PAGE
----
Because prohibitionists are usually rather averse to participating in any sort of debate in which the untenability of the drug war — a.k.a. Prohibition II, the sequel with a much bigger budget, a lot more hype, and a far higher body count — might be exposed, I thought I was onto something interesting when I ran across an Orlando Sentinel article entitled, "Should Marijuana be Legalized?" The September 8, 2006 report heralded the news of "The Great Debate: Heads vs. Feds," in which Steven Hager, editor-in-chief of High Times magazine, and Bob Stutman, a retired Drug Enforcement Administration agent, discuss both sides of the issue of whether marijuana should be "legalized."
I was soon disappointed, however, when I learned that this "Great Debate" is not really a debate at all. High Times has some exclusive video highlights of "Heads vs. Feds" and, if they are an example of what transpires at these events, then they are not truly debates, but rather exhibition matches between two gentlemen who have been, for a number of years, performing a very popular routine before standing-room-only crowds.
It’s a road show, an intellectual “concert” tour that can be booked through a company called Wolfman Productions, which has in its roster a wide variety of speakers and debaters who are available to perform discussions of numerous topics.
Now, entertainment is all well and fine, and fun is a Good Thing, but it does not truly raise awareness about just how deadly and destructive our prohibitionist drug policy really is, no matter how many thoughts this "Heads vs. Feds" production might promote in the minds of its audiences.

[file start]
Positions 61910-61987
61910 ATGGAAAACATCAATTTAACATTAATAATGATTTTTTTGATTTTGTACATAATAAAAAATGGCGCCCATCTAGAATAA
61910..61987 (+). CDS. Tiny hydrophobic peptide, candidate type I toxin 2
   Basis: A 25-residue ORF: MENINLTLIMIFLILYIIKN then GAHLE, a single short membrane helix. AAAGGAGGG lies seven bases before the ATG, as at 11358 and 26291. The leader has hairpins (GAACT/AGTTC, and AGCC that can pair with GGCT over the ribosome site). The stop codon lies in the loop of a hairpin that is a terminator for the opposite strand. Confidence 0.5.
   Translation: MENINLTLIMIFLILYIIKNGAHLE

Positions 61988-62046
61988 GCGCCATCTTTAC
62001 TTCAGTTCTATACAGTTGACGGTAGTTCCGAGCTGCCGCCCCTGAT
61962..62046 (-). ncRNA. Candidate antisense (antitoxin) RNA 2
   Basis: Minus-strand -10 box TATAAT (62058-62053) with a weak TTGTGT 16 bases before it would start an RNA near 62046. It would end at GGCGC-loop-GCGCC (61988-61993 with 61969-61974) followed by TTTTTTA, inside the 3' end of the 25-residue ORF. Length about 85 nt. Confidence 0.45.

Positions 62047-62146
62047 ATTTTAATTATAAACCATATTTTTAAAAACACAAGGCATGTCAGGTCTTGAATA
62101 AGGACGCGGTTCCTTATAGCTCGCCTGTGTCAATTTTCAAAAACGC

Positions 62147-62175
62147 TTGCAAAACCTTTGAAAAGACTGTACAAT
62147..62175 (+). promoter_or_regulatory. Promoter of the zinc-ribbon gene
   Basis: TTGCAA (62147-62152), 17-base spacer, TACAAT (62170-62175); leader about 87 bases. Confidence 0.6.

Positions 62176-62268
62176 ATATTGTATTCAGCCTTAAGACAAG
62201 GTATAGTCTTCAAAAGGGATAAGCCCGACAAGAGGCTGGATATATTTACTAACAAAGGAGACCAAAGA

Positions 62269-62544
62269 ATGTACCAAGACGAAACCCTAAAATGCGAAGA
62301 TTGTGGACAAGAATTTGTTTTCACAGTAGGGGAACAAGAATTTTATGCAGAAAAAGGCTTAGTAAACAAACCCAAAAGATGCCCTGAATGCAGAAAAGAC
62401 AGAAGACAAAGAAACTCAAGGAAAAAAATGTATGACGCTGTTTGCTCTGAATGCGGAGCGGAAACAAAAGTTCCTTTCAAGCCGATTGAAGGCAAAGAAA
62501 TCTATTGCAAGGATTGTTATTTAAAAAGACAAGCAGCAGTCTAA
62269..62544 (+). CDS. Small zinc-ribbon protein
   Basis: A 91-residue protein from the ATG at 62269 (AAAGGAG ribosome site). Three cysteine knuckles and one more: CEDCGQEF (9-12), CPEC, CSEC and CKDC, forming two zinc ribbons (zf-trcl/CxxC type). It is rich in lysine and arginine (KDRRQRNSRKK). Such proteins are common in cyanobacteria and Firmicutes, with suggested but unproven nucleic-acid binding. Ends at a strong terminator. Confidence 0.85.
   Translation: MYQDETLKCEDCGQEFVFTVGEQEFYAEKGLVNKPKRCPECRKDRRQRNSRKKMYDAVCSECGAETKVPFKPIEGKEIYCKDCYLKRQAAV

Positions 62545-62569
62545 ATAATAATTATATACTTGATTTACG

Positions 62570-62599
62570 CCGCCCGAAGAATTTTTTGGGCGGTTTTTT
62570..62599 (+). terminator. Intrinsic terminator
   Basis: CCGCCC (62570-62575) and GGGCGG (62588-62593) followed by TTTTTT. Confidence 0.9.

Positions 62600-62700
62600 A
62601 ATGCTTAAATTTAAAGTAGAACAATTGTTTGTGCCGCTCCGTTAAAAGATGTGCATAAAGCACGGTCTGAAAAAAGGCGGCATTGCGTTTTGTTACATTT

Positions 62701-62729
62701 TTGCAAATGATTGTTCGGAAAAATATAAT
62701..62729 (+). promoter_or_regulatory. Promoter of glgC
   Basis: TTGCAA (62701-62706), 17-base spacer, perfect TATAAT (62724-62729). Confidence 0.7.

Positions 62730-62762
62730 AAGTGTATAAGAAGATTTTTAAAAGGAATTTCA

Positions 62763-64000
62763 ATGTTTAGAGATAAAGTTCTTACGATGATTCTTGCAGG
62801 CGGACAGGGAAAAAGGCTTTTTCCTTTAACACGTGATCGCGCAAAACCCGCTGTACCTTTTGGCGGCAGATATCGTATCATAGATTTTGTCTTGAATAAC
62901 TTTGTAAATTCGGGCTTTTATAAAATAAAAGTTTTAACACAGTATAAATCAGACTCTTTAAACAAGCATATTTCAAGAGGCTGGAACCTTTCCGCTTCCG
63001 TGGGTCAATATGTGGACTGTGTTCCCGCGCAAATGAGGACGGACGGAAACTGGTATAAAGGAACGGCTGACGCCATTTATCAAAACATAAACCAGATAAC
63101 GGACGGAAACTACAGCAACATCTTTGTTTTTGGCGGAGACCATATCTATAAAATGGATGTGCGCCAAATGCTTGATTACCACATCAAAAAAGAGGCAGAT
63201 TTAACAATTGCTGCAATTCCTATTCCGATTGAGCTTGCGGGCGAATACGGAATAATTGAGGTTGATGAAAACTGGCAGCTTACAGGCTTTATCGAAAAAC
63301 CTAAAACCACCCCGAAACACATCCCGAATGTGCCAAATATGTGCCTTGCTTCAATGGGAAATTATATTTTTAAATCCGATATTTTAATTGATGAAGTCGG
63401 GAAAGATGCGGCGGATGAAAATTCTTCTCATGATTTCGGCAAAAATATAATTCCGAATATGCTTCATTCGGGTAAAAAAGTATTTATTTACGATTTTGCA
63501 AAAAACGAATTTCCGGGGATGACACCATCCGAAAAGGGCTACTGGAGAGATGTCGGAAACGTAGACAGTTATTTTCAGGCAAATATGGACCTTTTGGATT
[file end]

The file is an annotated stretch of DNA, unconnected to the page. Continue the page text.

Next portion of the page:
Of course, the "Heads vs. Feds" show would likely not be nearly as entertaining if it was presented as an honest debate about the principles of prohibition, instead of as a tiresome litany of the same questionable science and skewed statistics of which drug war propaganda has consisted for decades, being "refuted" with anachronistic "hippie" rhetoric and an impassioned defense of the "counterculture."
Clearly, this "Great Debate" is not intended to produce a "winner" as that would likely diminish its amusement value as a thought-provoking spectacle for its largely "pro-legalization" audiences – not to mention that Mr. Stutman might not care to play his "Fed" role opposite a "Head" who exposes the preposterousness of the boondoggle known as the "war on drugs," instead of pulling punches and leveling the playing field with weak and uninspired arguments that are even more feckless today than they were back in the 1970s.
Mr. Hager’s best one-sentence arguments for “legalizing” marijuana are:
- "It's good medicine"
- "Hemp is good for the environment"
- "We need to stop expanding and privatizing prisons"
- "We need to stop funding corruption with prohibition prices"
- "It's the sacrament of my culture"